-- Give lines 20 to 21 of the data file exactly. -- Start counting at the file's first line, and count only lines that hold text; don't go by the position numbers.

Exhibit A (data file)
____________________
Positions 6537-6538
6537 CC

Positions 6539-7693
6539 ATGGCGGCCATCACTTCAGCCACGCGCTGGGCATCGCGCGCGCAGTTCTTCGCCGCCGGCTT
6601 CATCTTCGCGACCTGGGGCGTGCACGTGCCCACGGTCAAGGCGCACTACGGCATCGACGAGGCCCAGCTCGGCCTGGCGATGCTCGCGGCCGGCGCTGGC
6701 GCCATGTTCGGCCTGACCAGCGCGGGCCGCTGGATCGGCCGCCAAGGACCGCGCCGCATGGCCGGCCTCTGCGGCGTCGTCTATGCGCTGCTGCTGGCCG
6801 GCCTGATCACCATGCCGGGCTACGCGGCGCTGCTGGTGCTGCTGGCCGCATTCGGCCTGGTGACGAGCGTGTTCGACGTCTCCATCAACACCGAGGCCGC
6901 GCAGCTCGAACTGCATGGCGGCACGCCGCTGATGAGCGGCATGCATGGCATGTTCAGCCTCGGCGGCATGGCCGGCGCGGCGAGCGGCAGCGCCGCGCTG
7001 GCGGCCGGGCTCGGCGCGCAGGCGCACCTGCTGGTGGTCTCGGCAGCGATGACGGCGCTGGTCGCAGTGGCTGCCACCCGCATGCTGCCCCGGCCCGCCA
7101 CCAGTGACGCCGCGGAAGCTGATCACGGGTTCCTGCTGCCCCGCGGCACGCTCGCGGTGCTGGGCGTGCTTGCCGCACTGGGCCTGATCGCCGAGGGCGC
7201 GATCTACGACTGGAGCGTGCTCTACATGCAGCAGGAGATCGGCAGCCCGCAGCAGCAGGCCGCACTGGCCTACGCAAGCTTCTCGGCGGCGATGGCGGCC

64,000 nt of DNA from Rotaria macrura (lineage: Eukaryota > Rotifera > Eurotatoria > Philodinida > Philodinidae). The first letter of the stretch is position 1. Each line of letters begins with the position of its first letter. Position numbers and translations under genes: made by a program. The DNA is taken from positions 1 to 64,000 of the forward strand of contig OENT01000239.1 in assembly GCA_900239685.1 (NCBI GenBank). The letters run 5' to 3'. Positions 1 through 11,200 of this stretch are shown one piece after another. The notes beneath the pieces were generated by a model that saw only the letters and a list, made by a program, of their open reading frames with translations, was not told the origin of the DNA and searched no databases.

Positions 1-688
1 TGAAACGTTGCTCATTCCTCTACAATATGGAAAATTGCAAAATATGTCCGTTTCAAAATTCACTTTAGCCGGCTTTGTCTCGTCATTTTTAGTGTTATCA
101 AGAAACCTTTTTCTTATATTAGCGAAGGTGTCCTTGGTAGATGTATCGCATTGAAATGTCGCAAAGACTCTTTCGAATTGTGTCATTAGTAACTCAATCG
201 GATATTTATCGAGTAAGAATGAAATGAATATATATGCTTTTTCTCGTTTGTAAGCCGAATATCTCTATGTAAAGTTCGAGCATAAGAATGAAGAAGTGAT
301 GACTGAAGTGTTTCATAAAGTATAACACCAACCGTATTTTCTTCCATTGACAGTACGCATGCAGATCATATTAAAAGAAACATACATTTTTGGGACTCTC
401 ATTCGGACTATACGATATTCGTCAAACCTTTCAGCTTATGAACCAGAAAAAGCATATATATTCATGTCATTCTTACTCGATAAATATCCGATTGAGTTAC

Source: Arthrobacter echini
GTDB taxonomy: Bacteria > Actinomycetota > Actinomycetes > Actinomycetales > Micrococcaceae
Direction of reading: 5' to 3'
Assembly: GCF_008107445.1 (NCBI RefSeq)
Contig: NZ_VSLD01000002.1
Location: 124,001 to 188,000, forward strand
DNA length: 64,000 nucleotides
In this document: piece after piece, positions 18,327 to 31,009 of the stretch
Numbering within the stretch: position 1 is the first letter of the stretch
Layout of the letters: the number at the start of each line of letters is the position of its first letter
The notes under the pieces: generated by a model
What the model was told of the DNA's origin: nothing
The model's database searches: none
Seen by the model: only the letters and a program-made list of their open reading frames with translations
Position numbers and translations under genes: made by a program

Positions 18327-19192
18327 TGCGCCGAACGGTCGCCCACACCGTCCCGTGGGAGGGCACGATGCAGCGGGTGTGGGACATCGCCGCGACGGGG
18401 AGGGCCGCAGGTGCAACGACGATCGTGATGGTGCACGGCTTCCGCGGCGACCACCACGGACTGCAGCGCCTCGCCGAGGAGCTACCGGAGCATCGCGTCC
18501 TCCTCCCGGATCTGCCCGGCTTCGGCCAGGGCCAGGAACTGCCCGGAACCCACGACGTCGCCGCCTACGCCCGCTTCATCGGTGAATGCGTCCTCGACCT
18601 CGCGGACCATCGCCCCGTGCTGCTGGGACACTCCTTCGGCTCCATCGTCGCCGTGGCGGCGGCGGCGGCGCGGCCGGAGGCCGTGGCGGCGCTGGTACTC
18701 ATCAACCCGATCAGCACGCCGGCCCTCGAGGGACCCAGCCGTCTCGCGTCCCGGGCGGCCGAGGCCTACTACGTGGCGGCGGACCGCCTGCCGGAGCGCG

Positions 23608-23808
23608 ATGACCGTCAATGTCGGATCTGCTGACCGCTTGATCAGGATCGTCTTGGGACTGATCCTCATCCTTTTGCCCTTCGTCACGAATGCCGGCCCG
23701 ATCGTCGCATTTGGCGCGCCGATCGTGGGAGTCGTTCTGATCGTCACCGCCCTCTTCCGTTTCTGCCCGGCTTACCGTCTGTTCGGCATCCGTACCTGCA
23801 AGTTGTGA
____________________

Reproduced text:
GTDB taxonomy: Bacteria > Actinomycetota > Actinomycetes > Actinomycetales > Micrococcaceae
Direction of reading: 5' to 3'